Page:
A good question reframes its own answers

Metaphor: A great question is like the birth of a child. The birth does not reveal an answer, yet it does reveal something better… more fascinating questions.

Metaphor: A great question is like the pause between musical notes.

A good question might be the last job a machine will learn to do

“A good question is what humans are for.” – Kevin Kelly

Instead of using a metaphor here, let’s discuss a book by Douglas Adams called The Hitchhikers Guide to the Galaxy. To prevent massive spoilers, I will only use an example from Adams first book in the series.

In the book, the number 42 is revealed to be the answer to the ultimate question of life, the universe, and everything calculated by a gigantic supercomputer named Deep Thought. The answer was generated over a period of 7.5 million years to compute and check the answer. The computer responded that the answer seemed meaningless because the beings who instructed it never knew what the question was. The same beings then asked Deep Thought to produce the ultimate question, for which the supercomputer said it could not. However, Deep Thought said it would help design an even more powerful computer that can.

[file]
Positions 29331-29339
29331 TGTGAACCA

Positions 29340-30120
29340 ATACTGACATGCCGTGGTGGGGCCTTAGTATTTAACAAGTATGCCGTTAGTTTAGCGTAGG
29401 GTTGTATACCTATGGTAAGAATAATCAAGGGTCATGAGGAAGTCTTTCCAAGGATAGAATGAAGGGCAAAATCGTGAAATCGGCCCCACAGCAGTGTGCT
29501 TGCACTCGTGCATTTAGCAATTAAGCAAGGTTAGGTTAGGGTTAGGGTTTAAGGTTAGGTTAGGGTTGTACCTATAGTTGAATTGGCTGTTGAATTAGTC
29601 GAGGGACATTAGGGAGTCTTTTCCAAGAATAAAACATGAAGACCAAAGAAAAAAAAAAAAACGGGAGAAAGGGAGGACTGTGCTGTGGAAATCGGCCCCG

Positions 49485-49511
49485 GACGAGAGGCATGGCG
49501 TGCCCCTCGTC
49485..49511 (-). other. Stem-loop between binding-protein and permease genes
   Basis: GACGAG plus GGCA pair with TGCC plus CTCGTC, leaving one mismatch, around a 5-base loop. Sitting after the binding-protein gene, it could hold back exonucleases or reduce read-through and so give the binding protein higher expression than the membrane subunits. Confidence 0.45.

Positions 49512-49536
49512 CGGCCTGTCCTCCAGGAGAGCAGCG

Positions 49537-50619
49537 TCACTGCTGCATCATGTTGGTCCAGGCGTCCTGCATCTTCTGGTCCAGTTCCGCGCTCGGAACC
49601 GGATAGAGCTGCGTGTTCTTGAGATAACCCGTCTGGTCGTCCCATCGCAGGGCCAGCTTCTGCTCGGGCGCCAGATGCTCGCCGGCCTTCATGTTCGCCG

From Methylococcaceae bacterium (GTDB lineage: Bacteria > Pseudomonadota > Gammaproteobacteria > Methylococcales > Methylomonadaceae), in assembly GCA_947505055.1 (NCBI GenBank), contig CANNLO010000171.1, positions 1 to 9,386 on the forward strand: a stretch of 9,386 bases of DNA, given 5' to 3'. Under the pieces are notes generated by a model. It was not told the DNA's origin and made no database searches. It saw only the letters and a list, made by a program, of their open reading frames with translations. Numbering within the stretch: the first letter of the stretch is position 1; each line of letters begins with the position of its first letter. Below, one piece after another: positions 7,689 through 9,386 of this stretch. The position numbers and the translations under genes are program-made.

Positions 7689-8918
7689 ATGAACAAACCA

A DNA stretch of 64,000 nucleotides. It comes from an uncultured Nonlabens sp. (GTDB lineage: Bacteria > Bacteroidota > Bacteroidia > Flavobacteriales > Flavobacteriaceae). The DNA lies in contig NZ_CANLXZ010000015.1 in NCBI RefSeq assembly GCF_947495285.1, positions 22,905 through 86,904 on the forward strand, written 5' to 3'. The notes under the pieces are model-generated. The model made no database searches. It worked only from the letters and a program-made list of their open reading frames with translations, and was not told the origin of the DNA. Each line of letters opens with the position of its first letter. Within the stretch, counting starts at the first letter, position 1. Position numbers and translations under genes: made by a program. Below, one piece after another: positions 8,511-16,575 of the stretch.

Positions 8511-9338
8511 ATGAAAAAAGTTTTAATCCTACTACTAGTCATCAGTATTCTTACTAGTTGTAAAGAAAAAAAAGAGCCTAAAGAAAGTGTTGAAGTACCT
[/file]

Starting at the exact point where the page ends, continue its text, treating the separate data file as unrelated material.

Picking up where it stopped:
Finally, let me leave you with one last question. This is my great question and it fascinates me.

“What would you see if you could shine a light on the gap between your thoughts?” – Dr. Jamie Schwandt

Featured photo credit: unsplash via unsplash.com

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Dr. Jamie Schwandt

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Last Updated on May 17, 2019

This Is What Happens When You Move Out Of the Comfort Zone

This Is What Happens When You Move Out Of the Comfort Zone

The pursuit of worthwhile goals is a part of what makes life enjoyable. Being able to set a goal, then see yourself progress towards achieving that goal is an amazing feeling.

But do you know the biggest obstacle for most people trying to achieve their goals, the silent dream killer that stops people before they ever even get started? That obstacle is the comfort zone, and getting stuck there is bound to derail any efforts you make towards achieving the goals you’ve set for yourself.

If you want to achieve those goals, you’ll have to break free from your comfort zone. Let’s take a look at how your life will change once you build up the courage to leave your comfort zone.

What Is the Comfort Zone?

The comfort zone is defined as “a behavioural state within which a person operates in an anxiety-neutral condition, using a limited set of behaviours to deliver a steady level of performance.”